The Perfect Marriage Is A Myth We Create For Ourselves

Photo: Kevin Winter/Getty Images.
I have this friend whom I love very much, and whose marriage sometimes makes me feel like there is something wrong in my relationship. She and her husband found each other early in college and have been together ever since. They both have excellent taste in homewares and complementary domestic skills. Recently they bought a dog. I want a dog. Sometimes, when my partner does not hold my hand at the movies, I think about how once I happened to see my beautiful friend and her good-looking husband walking down an avenue with their arms around each other's waists. Her head was on his shoulder. It was sweet, and also a little sickening, in that rom-com sort of way. From a distance, they looked perfect.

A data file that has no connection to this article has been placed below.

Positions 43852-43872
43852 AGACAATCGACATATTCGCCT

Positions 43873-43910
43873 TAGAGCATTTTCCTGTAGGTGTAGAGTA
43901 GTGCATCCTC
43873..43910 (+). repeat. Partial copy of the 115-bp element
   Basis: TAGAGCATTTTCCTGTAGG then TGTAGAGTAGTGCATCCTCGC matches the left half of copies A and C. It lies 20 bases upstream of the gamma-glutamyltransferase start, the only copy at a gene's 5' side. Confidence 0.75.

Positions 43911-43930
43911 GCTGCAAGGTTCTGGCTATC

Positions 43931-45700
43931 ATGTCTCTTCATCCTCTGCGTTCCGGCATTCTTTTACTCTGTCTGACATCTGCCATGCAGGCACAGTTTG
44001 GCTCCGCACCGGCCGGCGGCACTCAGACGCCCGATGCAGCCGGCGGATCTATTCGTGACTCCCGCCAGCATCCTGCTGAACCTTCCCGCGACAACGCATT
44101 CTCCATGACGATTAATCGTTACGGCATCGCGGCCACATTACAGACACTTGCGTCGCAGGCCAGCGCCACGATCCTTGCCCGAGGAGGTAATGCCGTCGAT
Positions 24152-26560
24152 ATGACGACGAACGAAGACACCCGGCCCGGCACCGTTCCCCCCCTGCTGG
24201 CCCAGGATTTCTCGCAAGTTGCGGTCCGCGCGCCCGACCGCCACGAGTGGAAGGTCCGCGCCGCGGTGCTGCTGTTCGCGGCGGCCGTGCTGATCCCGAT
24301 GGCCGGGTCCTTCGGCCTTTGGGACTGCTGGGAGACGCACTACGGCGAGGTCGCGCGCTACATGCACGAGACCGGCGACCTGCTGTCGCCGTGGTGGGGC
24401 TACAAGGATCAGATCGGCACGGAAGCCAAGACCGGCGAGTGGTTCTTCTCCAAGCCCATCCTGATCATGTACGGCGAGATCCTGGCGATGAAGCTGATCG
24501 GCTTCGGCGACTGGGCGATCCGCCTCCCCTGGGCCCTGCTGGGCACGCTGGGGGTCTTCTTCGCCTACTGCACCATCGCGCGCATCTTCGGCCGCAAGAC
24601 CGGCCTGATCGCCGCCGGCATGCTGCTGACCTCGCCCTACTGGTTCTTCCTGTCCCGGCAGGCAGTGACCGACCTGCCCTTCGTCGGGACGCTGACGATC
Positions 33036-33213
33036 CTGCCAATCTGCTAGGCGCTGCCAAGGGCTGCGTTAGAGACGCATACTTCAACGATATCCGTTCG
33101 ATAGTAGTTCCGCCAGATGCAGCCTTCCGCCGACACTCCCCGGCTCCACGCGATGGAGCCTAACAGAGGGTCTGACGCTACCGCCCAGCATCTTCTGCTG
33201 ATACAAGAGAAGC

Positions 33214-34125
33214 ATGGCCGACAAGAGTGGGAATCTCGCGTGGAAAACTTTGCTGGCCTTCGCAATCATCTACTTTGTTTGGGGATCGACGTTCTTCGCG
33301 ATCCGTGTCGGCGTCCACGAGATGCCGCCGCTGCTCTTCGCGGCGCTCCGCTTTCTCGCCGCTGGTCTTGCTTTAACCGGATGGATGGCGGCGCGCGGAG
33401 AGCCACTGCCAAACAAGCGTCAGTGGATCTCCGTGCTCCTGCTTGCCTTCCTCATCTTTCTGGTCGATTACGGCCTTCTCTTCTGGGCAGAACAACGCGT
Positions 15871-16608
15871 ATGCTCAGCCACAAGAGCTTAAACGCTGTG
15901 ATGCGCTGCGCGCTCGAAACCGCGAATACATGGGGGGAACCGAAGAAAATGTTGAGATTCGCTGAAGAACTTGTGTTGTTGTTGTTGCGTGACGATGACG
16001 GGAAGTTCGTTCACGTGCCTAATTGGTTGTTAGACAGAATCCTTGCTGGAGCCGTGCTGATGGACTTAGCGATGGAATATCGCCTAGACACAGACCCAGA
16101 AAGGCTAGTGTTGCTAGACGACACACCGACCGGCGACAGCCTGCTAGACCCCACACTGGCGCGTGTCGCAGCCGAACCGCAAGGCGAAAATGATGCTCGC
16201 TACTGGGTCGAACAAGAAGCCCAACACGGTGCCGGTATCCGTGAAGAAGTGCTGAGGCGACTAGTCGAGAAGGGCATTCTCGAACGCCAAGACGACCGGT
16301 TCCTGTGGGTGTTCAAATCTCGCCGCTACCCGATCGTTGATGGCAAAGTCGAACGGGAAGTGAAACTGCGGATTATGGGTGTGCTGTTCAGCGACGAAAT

You have probably heard that Brad Pitt and Angelina Jolie, Hollywood's most elite Perfect Couple, filed for divorce yesterday. Around the same time, an actual earthquake shook Los Angeles. I'm not suggesting that means anything, but it does make for a good cherry on top of the fallout. Pitt and Jolie — or Brangelina, as they've been cloyingly portmanteau'd over the years — obviously did not share the reason that they split up, and it is unlikely they will, not least because they don't owe the world that answer. But I also suspect that — like most people who were once in love and now want out — they might not have a clear-cut explanation to give, even if they wanted to. Based on my own experience, people break up not because of the One Big Thing, but because of the aggregation of little things — death by tiny cuts — that are enough on their own, or make the One Big Thing impossible to get over. It's been tempting all these years, ever since they were spotted on a beach together after the making of Mr. & Mrs. Smith, to assume the Jolie-Pitts do not have little things — at least not the same ones as "normal" people. They are both beautiful, for one thing, a fact that we often think of as an inoculation against everyday problems (which, to be fair, it can be). They are freakishly rich, which removes the stress of the number-one thing most couples reportedly fight about: money. And for the last decade, they have shored up their commitment status, adding one kid after another to their brood and traveling with the whole family around the globe as ambassadors and advocates in developing nations. On top of all that: They've been good, in the saintly sense. Angelina Jolie is lecturing at Georgetown this year. Brad Pitt builds eco-friendly low-income housing. He stood by her through some very intense surgical procedures. When they do a red carpet together, they always seem to be holding hands. From a distance, they look perfect. But that illusion of perfection has fed the schadenfreude machine this week. People seem to be feeling a certain glee in seeing the veil of infallibility lifted to reveal what is — shocker — a real relationship, with real irreconcilable differences. I am guilty of this myself: I remember once, when my friend told me about a particularly nasty disagreement she had with her husband, I said all the right things, but I was secretly satisfied to find out that her relationship had the same minefields as my own. Jealousy is an emotion that seems to make me uncharacteristically petty. Looking back, I think I was relieved that the bar for perfection wasn't as high or unreachable as I set it up to be in my mind. In fact, it doesn't exist at all.

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